Whether persistent human papillomavirus (HPV) IgG antibodies following natural infection are protective against subsequent infection is unknown. In a cohort of 508 college women followed for 3y, persistent seropositivity was defined as the presence of type-specific HPV virus-like particle (VLP) antibodies at ≥2 consecutive visits 1y apart. Protection from incident infection with any HPV was conferred by persistent antibodies to HPV16 (p=0.02), HPV31 (p<0.001), HPV33 (p=0.03), HPV35 (p=0.002), HPV52 (p=0.007), HPV45 (p=0.003), and HPV53 (p=0.01). The risk of incident infection with species-specific HPV types was also decreased in women with persistent antibodies to any HPV type in that group, suggesting that exposure to HPV with persistent development of antibody response can be protective, and may explain the decreased efficacy of HPV vaccine in women with prior exposure.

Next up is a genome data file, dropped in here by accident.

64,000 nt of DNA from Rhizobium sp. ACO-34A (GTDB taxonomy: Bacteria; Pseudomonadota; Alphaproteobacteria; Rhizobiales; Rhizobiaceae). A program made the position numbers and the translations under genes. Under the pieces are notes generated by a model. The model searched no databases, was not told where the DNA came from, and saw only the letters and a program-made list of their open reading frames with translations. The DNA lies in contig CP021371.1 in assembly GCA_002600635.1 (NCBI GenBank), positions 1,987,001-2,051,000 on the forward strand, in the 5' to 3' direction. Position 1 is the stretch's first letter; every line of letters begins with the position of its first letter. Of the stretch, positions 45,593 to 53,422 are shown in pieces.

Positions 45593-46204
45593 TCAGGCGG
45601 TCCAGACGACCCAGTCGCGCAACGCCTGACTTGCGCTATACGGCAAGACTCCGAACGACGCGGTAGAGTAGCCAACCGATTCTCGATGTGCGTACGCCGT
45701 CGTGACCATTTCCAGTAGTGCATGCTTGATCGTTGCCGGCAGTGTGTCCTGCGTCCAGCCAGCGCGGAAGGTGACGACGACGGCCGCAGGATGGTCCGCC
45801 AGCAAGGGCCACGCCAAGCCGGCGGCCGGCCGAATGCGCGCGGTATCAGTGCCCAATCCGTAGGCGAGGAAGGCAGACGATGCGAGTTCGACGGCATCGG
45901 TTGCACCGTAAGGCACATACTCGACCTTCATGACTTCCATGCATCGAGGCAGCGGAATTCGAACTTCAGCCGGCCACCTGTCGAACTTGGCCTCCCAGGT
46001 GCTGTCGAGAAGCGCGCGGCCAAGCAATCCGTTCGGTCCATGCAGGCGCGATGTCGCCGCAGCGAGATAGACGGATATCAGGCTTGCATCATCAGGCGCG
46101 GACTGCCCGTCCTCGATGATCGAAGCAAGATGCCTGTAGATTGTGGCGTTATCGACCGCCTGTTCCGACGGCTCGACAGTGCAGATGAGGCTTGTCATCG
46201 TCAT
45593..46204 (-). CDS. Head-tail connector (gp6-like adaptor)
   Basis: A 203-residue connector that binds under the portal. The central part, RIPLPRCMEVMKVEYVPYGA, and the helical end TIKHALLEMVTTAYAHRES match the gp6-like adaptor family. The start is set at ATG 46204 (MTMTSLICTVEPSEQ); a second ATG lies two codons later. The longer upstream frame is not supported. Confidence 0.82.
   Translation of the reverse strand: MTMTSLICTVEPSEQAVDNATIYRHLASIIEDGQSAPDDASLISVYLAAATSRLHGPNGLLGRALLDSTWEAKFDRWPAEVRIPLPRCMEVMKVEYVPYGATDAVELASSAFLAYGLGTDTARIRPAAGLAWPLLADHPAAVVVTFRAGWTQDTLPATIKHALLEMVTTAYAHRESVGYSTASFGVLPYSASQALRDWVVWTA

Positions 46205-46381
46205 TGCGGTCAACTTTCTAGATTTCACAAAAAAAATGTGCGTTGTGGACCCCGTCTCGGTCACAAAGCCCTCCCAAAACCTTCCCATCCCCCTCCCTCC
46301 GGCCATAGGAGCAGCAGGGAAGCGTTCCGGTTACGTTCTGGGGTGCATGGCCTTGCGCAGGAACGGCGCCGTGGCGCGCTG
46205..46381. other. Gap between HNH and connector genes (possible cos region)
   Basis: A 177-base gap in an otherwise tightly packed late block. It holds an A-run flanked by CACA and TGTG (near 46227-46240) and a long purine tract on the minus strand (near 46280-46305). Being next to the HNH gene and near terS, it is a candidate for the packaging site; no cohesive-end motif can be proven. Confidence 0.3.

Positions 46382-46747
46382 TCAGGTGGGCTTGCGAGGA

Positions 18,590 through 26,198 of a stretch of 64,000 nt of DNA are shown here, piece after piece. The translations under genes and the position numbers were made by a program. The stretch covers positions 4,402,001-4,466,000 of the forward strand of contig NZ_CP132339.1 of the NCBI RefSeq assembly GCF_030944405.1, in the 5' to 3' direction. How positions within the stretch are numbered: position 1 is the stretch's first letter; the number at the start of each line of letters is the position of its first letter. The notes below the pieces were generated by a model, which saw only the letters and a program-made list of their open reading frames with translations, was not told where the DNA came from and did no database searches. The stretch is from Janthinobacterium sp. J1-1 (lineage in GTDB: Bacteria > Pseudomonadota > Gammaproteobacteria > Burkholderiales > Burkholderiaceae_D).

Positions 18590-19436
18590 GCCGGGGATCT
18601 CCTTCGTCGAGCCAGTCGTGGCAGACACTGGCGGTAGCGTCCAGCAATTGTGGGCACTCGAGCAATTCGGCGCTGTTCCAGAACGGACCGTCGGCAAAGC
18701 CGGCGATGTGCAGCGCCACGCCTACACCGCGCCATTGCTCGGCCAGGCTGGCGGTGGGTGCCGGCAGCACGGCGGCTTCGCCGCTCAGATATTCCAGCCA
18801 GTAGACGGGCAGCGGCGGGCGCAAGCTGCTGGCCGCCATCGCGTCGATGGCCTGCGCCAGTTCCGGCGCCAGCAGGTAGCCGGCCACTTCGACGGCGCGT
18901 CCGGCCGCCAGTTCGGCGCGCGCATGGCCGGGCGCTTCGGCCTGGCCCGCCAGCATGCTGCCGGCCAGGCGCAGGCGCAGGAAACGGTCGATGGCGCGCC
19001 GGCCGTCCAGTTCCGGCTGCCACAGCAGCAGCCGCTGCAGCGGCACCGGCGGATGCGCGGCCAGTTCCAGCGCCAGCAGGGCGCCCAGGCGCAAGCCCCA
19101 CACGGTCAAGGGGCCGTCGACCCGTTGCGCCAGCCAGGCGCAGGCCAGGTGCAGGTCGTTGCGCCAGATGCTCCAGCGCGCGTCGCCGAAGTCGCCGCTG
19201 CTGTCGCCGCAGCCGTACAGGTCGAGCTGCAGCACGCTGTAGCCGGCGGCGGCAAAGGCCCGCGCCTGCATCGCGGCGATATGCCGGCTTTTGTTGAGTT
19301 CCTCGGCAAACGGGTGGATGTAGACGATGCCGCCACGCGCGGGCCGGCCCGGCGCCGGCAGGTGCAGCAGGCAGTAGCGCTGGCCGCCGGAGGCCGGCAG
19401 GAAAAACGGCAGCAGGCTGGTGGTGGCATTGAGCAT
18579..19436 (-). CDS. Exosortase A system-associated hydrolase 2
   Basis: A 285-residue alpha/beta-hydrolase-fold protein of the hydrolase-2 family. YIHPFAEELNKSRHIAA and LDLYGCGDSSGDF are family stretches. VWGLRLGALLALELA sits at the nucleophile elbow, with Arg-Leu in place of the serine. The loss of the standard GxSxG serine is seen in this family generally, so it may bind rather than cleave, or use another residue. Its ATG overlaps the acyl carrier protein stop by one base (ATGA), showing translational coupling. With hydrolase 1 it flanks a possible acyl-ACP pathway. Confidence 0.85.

ASJC Scopus subject areas
- Molecular Medicine